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On the Market


that Italian design has been experiencing a significant period of interest that continues to grow stronger.” Needless to say, the growth of interest is not solely in European designers. As Donzella says, “We are also seeing a surge of interest in pieces by Philip & Kelvin LaVerne. We primarily only handle the very rarest of this American studio’s output. And the unique and small-edition works have been gaining popularity, and prices have been on the rise.” This is testament to the importance of trusted gallerists who are able to secure the finest objects. The contemporary design market, too, is also very much in the hands of the galleries, where dealers have the time, commitment, and expertise to promote and discover today’s diverse and exciting new global talent, sometimes even fresh out of design college. Contemporary design dealers tend to be interested in doing shows and presenting a body of objects by a single creator rather than selling off a piece at a time to the highest bidder. They treat design as sculpture, as art, enter into and out of the art market and art fairs and, much like art dealers, they want to tell a story about objects, develop a narrative that informs a process of making, and build a relationship with the creator who they can support and work with over a long period of time. They support publications on the designers, garner press coverage, and work with institutions on acquisitions, loans, and museum shows. Primary material research is popular with designers today, as is a desire to build their own machines to make handmade things. Marc Benda of Friedman Benda in New York points to the young English designer Faye Toogood, who staged her second solo show at the gallery this fall. She makes functional cast furniture, each based on a rough-hewn sculptural maquette made of corrugated paper or crumpled masking tape, that simultaneously disguises and reveals its sculptural origins and materials. “The show has done well,” Benda said. “We’ve had some institutional purchases and sold to clients in Europe, America, Asia, and Australia.” We live in a time of great creativity and opportunity for those prepared to look and learn, says Benda. The geographical location of the design market has shifted, he points out, widening choices (Left) Jean Royère, Polar Bear sofa, 1962. Sold at Christie’s Design auction in 2020 for €1,090,000. Photo: Christie’s Images (Opposite) François-Xavier Lalanne and Manufacture De Sèvres, Les Autruches Bar, 1967–70. Sold at Sotheby’s Jacques Grange | Collectionneur auction in 2017 for $7,288,098. Photo: Sotheby’s / ArtDigital Studio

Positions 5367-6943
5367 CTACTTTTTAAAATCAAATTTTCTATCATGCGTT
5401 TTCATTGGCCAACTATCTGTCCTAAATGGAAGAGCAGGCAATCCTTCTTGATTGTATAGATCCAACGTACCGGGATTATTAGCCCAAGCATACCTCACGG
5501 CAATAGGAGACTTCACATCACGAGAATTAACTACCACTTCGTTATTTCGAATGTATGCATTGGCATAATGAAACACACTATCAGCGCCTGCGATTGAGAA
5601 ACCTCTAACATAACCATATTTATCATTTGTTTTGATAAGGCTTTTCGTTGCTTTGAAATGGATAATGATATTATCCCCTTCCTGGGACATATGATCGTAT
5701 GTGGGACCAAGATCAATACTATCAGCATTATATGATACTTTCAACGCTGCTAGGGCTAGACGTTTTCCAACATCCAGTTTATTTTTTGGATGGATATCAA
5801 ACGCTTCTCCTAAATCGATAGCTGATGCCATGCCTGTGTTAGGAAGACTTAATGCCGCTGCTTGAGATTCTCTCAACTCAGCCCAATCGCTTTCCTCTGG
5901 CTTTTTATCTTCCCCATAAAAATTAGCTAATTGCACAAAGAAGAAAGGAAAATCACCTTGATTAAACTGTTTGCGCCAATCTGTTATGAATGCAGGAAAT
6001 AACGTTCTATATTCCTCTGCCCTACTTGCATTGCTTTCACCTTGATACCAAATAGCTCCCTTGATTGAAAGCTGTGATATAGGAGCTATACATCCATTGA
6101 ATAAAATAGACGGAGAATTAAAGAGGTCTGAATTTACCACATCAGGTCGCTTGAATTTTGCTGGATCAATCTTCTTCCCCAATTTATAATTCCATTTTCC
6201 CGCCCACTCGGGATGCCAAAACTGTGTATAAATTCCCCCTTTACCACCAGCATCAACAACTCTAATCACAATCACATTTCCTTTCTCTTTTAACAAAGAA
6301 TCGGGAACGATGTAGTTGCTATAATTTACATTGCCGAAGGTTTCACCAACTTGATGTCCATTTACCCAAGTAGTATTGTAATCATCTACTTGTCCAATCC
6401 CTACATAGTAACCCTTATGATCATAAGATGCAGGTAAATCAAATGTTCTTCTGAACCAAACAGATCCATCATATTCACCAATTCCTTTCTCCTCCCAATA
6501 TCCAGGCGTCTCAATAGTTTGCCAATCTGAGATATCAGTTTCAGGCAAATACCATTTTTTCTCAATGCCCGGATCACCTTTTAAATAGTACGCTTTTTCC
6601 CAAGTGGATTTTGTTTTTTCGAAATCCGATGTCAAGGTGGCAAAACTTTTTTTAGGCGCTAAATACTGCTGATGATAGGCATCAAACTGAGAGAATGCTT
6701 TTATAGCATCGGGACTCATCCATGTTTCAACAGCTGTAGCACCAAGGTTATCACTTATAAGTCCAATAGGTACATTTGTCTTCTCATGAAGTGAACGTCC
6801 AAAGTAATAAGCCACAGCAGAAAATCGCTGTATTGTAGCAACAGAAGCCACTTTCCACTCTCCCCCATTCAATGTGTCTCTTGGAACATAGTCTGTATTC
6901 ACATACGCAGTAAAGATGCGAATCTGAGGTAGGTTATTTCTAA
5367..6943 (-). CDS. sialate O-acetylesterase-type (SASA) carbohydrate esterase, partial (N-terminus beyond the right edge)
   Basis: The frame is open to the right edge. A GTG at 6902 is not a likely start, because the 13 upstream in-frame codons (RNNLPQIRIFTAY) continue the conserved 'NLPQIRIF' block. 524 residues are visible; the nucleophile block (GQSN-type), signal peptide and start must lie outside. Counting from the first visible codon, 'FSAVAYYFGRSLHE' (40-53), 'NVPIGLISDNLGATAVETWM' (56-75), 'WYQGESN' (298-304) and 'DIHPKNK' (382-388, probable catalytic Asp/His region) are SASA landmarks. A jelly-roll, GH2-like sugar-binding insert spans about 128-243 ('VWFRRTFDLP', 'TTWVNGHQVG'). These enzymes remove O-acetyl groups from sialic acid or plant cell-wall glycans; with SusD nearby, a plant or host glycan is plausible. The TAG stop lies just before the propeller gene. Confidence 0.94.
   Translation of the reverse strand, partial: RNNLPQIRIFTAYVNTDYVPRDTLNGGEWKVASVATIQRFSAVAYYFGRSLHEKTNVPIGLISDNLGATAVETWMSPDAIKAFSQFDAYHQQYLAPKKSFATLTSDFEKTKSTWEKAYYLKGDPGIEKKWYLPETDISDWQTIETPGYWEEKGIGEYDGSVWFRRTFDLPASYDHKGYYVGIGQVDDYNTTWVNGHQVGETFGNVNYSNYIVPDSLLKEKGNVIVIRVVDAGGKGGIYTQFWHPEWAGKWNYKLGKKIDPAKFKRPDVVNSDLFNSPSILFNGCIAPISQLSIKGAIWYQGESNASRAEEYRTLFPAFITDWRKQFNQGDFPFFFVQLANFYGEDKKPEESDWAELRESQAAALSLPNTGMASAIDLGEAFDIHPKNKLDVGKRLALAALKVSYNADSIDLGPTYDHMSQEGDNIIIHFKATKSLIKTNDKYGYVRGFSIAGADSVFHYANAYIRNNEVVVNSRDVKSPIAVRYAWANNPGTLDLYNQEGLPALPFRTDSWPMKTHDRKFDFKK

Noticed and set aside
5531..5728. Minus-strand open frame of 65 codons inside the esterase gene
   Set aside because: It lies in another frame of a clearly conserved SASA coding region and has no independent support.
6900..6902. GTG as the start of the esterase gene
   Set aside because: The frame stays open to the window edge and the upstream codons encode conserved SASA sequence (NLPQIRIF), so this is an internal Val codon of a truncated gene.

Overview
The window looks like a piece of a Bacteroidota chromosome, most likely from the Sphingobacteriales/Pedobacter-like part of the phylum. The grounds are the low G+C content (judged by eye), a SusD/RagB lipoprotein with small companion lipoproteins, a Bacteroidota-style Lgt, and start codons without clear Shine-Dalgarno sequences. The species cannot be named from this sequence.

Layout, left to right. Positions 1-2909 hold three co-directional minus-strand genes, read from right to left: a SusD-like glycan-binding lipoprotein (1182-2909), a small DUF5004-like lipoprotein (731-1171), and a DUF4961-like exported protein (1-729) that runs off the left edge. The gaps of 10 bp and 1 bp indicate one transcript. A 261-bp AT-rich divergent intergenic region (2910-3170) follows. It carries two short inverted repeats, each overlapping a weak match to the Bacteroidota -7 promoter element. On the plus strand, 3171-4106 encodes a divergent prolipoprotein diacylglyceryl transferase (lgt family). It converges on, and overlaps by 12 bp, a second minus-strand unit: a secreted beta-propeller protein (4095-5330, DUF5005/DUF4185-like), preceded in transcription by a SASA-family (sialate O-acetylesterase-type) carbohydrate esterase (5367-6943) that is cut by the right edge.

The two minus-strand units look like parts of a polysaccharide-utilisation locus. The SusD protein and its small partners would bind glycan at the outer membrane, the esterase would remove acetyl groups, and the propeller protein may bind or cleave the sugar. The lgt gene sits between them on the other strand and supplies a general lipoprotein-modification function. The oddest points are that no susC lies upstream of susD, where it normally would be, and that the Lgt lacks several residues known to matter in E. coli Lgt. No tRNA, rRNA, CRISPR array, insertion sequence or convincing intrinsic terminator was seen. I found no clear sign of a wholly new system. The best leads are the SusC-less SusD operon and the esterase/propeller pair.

Profile for Sanford L. Smith + Associates

Salon - The Intersection of Art + Design